Bomber's Moon: A Joe Gunther Novel
“Bomber’s Moon delivers action and adventure, passion and compassion, philosophy and pathos, deft characterization across diverse personalities and backgrounds, description of place so spot-on you’ll feel you’re standing in each scene, with a dollop of sex and romance.”
Series novelists all face the same challenge sooner or later: how to keep both their readers and themselves from getting bored.
It’s a seemingly inevitable outcome of writing about the same characters and places year after year. When you get up to 30 volumes in a series, like Archer Mayor has achieved, then one is almost nervous about reading the latest volume in fear that the author will have finally lost his or her inspiration.
Fear not, kind readers. Mayor long ago mastered the art of not being boring. And with Bomber’s Moon he has given us once again an intriguing, twisty, humanistic crime novel featuring Joe Gunther and his Vermont Bureau of Investigation team.
As usual, the plot follows many tangled threads that spiral out then twine back together. Here they include murder victims, petty thieves, master thieves, drug addicts and dealers, evil masterminds, pathetic victims, and innocent people as collateral damage—pursued and/or investigated by the VBI team, at odds with a young reporter and private investigator—until their discoveries twine together, too.
The action in Bomber’s Moon revolves around Brattleboro, Vermont, one of the cross-culture towns in this low-population state of northern New England. Mayor made his name writing about Vermont, a corner of the country not well understood by the rest of the United States. After so many stories set there, readers who live in the state, or near it, or even hundreds of miles away, continue to gain a realistic understanding of what the place is like on both macro and micro levels.
Mayor’s years of living in Vermont, his skill in evoking not just place but character, and his direct personal and professional experience in the state’s various law enforcement arms inform his police procedurals at an exceptionally high level.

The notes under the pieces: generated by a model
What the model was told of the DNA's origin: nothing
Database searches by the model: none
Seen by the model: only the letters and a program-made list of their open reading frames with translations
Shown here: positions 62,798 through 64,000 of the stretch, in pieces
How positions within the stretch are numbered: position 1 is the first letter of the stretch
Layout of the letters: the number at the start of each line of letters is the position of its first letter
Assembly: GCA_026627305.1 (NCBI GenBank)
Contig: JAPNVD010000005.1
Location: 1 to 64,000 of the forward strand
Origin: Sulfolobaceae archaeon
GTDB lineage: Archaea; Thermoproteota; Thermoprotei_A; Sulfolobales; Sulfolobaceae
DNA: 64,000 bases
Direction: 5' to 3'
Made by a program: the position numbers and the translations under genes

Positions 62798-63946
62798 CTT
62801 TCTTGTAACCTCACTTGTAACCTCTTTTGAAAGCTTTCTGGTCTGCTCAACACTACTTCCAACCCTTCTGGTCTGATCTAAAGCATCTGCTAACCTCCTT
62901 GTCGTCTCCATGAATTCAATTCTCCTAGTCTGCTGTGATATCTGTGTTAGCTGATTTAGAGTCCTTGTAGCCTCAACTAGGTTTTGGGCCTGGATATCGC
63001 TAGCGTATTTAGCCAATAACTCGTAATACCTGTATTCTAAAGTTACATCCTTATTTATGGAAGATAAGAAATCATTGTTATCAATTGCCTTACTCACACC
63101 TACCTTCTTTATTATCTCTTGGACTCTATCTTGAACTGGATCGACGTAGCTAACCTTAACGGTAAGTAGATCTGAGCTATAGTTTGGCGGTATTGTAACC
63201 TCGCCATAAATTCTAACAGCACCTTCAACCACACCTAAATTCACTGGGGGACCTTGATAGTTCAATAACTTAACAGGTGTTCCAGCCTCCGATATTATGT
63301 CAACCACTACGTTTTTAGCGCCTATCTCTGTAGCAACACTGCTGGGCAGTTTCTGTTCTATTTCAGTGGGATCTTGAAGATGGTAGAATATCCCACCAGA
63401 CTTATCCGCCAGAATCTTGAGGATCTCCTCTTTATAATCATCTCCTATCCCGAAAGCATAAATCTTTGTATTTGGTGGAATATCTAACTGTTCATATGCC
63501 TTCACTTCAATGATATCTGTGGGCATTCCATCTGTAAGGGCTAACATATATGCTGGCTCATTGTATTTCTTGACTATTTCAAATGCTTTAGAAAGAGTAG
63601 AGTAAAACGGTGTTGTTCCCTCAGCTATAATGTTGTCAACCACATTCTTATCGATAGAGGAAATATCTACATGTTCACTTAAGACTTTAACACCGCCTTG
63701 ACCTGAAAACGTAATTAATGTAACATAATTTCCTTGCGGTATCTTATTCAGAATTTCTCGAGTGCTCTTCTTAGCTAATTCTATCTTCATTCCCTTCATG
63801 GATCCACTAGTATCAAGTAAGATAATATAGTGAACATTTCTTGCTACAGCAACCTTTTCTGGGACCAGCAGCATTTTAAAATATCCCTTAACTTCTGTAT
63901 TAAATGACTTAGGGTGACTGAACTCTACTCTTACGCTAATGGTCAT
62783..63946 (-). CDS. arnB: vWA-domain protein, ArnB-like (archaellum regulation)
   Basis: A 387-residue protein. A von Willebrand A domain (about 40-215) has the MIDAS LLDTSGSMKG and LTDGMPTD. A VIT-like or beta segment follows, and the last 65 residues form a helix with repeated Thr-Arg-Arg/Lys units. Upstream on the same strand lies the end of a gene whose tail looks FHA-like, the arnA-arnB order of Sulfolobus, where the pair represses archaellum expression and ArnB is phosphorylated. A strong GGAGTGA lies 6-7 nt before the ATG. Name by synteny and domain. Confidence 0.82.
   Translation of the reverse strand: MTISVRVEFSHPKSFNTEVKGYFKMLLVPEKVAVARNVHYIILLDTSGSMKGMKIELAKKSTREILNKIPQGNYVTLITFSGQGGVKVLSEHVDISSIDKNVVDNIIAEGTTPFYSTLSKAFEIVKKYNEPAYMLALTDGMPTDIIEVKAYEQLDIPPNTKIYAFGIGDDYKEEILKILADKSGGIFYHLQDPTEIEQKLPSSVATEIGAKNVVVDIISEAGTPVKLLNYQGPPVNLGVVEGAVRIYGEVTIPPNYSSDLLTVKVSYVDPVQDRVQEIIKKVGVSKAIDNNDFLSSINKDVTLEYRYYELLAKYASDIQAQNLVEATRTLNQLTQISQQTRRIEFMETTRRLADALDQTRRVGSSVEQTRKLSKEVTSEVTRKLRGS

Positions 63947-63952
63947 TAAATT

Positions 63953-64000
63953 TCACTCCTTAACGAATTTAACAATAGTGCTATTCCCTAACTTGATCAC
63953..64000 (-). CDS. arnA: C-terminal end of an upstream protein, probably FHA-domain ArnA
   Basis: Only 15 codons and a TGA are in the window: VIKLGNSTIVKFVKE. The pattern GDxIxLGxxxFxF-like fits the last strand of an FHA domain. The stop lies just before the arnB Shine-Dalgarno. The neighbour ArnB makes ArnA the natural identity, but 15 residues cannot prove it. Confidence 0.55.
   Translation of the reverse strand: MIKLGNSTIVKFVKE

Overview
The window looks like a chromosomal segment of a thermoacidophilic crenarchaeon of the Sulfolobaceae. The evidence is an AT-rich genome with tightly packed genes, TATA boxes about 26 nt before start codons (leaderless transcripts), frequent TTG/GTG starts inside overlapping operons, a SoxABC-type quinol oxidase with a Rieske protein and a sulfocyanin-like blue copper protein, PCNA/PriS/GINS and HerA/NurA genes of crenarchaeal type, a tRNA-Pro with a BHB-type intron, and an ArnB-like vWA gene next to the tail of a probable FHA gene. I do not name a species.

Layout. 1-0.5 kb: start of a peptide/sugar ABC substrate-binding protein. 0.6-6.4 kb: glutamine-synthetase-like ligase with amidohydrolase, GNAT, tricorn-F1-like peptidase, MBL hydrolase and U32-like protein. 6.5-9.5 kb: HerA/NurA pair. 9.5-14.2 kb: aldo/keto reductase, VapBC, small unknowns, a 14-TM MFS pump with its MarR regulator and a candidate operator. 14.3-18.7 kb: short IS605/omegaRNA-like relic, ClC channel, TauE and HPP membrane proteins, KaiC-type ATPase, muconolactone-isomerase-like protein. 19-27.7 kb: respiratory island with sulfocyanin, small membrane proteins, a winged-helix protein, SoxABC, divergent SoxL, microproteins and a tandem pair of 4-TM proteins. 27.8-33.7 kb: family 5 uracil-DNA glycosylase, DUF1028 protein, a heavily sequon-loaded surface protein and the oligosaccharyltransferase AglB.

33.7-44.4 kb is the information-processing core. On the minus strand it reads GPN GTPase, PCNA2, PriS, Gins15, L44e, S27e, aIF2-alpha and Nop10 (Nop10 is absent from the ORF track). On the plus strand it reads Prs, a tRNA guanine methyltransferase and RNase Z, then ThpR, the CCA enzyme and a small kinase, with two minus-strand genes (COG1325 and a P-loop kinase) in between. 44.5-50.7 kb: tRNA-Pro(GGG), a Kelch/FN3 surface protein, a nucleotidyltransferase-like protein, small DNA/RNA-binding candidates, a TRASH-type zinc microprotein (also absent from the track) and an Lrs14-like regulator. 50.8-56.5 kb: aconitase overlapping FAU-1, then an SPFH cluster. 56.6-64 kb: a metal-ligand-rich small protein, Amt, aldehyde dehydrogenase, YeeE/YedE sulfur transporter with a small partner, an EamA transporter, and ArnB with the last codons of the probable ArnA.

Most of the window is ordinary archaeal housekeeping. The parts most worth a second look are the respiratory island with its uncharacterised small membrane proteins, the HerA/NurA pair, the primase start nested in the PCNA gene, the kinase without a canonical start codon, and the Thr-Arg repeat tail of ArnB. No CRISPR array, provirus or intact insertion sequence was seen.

Because he is a fastidious researcher on top of his firsthand knowledge, the story situations remain not only plausible but also scary because of that plausibility. For readers who live in Vermont, the plausibility cuts uncomfortably close.
Readers who started with book 1, Open Season, are by now well acquainted with Joe Gunther, who has advanced to chief of the elite VBI. His eccentric colleagues have stayed with him, and most are present in Bomber’s Moon. Readers entering the series with this new book will get enough background to follow the story without head-scratching, though they may miss nuances and references that series devotees will catch.
One of the reasons why Mayor’s books remain unboring is because he mixes up his troupe of characters and always introduces someone or something new. This might be a little frustrating for readers who prefer to stick with Joe, but he’s never too far offstage and is always involved in the story.
In Bomber’s Moon Joe is the reference point and dot-connector for multiple subplots and viewpoints. It’s a complex case pursued by characters from past books and likely future books, as well as the core investigation team. On-stage time is evenly divided among them, stitched seamlessly together.
Such “head hopping” is a common way to build suspense, especially in crime fiction where it’s almost impossible for a single character to know what needs to be known to advance the plot. Bomber’s Moon offers enlightening viewpoints from minor characters as well, such as the diver who finds one of the murder victims in a raging winter river. That short chapter simultaneously informs us about the harsh realities of the environment, of investigative work, of human dedication and suffering, and anonymous individual heroism like a cherry on top.
The book’s title is drawn from this description:
“There was a full moon, with nary a cloud in the sky, which, when combined with the fresh snow, lent a bright, almost pale blue boldness to the night, similar to the hue at the base of a gas flame. A bomber’s moon, he’d heard an old juicer once call it . . . a World War II term. Before lasers and radar and night vision were standard equipment on planes, night bombers ventured out over an enemy’s monochrome landscape, using only their eyesight to seek out targets, much as [he] was doing now.
“So far, so good, as the ancient drinker had commented, laughing. But beware what you wish for. ‘Whoever you target can target you in return . . . ’”
Bomber’s Moon delivers action and adventure, passion and compassion, philosophy and pathos, deft characterization across diverse personalities and backgrounds, description of place so spot-on you’ll feel you’re standing in each scene, with a dollop of sex and romance—all wrapped around a solid, informative, well-paced investigation. What more can one ask for in a novel?